A Publication of WTVP

Turner: Women in Business Leadership Award

by Kirk Wessler | Photo by Ron Johnson |
Christell Frausto exterior

Rebel and thinker Christell Frausto is carving a distinct entrepreneurial path in the Peoria she embraces

Christell Frausto looks at Peoria and sees potential for greatness. If you try to warn her about the city’s problems, she leans forward to cut you off.

“Everyplace has negatives,” Frausto said, her tone equal parts sugar and spice. She is neither dismissive nor naïve, but firm with conviction.

‘She has an energy that pulls you in, insights that say if the glass is not full, here’s what we need to get there’
— Yvonne Greer Batton

Since moving to Peoria from Chicago in 2015, Frausto has owned four businesses and is working on a fifth. She also is past chairperson and current vice-chair for the Greater Peoria Hispanic Chamber of Commerce, while serving on the boards of the Peoria Civic Center Authority, Bradley University Turner Center for Entrepreneurship and the Greater Peoria Economic Development Center. In addition, she volunteers with the Peoria Park District, Peoria Latin Soccer and Peoria Folklore Ballet, and is a former member of the Peoria Fair Housing Commission.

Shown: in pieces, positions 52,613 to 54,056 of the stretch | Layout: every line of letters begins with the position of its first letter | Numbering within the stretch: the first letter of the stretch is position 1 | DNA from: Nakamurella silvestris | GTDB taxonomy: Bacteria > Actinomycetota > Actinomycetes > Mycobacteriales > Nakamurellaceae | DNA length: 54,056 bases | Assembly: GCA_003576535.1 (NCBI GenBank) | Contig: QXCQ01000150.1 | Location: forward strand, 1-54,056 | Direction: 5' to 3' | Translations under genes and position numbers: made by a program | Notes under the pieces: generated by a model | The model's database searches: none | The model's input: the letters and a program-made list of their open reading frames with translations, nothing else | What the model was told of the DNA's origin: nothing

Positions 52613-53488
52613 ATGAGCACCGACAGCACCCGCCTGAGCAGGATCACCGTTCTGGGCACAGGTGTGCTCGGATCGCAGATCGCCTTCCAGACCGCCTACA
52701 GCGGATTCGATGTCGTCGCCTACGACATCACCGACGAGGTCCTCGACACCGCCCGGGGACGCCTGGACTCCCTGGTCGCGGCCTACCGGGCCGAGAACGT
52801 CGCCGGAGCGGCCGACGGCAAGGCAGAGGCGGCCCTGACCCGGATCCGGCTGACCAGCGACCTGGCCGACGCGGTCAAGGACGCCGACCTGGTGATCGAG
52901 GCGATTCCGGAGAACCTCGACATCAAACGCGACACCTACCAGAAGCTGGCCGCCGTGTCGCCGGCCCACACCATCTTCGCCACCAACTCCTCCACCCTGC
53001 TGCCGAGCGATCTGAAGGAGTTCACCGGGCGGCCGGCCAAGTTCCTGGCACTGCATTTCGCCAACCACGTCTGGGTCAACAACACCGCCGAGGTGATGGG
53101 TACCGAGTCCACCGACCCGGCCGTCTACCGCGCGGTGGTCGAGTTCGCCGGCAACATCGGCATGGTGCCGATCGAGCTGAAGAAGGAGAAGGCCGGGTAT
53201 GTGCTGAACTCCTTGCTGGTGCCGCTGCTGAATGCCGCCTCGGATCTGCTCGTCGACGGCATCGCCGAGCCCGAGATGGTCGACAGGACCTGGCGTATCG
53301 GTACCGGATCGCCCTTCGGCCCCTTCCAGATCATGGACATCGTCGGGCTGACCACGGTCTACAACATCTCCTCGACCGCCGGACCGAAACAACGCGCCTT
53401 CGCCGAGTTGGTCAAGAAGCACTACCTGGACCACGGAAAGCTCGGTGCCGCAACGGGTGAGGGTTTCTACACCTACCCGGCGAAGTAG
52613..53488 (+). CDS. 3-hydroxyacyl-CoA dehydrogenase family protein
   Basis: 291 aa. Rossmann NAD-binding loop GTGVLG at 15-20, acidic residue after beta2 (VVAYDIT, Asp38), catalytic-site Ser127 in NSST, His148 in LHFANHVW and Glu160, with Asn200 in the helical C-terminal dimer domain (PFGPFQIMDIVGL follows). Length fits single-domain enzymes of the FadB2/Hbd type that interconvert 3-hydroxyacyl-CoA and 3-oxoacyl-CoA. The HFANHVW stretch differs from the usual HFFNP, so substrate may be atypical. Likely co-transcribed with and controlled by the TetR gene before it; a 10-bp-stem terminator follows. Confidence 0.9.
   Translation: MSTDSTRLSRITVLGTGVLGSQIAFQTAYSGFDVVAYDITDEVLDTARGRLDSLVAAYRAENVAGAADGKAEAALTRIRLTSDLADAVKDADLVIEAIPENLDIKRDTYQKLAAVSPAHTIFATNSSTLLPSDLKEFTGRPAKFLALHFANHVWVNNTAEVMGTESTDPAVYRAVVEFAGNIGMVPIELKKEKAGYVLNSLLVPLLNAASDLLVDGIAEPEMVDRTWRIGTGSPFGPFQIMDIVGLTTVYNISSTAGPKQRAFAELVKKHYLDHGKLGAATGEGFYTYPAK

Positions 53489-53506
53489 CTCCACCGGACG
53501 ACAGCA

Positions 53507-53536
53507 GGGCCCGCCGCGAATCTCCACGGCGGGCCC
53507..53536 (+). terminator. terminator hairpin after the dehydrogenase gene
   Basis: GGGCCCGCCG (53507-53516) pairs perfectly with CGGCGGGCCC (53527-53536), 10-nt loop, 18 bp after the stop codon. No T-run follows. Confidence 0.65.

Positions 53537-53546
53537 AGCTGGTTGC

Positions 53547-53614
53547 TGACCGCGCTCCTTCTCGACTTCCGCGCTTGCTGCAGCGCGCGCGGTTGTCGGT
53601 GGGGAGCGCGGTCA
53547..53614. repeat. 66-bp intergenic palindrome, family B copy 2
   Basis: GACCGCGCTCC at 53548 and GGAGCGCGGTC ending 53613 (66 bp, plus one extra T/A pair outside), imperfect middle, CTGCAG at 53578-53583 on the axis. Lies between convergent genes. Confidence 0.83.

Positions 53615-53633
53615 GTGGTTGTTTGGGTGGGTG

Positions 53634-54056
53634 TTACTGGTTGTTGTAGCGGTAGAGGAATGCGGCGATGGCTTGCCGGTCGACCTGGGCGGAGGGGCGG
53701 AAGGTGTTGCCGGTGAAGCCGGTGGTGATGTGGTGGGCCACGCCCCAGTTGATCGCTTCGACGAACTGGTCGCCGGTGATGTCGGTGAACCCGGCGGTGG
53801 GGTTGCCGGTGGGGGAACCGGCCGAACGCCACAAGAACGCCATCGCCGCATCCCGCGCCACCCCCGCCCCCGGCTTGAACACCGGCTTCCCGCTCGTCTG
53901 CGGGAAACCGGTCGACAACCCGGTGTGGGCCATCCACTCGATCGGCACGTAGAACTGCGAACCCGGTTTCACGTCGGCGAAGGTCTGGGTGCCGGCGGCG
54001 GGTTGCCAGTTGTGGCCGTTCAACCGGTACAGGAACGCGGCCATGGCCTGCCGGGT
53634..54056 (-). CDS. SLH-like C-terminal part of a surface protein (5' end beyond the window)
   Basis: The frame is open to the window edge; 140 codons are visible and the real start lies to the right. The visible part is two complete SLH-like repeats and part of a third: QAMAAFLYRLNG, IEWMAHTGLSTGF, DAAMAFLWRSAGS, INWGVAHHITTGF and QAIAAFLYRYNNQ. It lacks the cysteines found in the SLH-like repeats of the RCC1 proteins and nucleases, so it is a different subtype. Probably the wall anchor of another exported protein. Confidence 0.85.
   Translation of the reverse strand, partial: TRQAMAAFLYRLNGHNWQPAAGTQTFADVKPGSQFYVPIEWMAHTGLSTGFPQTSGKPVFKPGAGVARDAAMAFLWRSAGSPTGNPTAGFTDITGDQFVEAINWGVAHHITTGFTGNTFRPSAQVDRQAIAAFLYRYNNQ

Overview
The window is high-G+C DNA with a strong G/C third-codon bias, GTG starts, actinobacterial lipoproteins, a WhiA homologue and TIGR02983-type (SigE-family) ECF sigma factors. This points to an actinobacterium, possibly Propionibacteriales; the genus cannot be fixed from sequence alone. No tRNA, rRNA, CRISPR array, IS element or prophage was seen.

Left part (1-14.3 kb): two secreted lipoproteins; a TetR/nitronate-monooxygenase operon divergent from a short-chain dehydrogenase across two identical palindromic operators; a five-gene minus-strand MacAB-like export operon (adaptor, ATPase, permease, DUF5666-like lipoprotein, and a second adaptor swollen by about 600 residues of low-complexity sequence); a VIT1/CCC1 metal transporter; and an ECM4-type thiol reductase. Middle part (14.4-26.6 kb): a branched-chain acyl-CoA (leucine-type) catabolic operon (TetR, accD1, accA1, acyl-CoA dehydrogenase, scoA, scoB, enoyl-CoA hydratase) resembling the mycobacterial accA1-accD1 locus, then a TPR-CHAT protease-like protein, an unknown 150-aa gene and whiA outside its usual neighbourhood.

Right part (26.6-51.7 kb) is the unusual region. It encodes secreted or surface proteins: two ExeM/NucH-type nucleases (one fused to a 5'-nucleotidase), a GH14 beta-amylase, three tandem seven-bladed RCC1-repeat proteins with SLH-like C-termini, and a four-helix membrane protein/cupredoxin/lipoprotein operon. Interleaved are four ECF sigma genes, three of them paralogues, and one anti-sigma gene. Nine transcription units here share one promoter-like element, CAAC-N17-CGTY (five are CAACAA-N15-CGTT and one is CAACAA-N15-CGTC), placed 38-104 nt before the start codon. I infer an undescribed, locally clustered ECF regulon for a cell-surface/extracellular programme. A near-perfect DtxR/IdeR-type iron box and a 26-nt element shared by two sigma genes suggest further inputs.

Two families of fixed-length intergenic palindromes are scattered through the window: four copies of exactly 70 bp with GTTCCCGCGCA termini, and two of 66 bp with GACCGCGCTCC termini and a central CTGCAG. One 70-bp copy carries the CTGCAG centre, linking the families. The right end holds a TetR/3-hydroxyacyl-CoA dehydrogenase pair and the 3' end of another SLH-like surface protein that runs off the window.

And that’s why she wins the Turner Center’s 2023 Women In Business Leadership Award.

“She is the perfect example of an amazing woman entrepreneur,” said Jim Foley, director of the Turner Center at Bradley University. “She’s willing to take risks to make something happen. But she’s also someone who steps away from themselves to say, ‘I want to also help lift up other entrepreneurs’ — particularly women and in her case, Hispanic entrepreneurs. She’s also incredibly authentic.”

Creating a hub

We are sitting on chairs layered with construction dust at the future site of River City Grill, a Chicago-style fast-food restaurant Frausto plans to introduce this fall on Prospect Road, a couple of blocks south of War Memorial Drive. The restaurant is at the back of a building that houses TequilaRia Wine & Spirits, which Frausto opened in December 2020.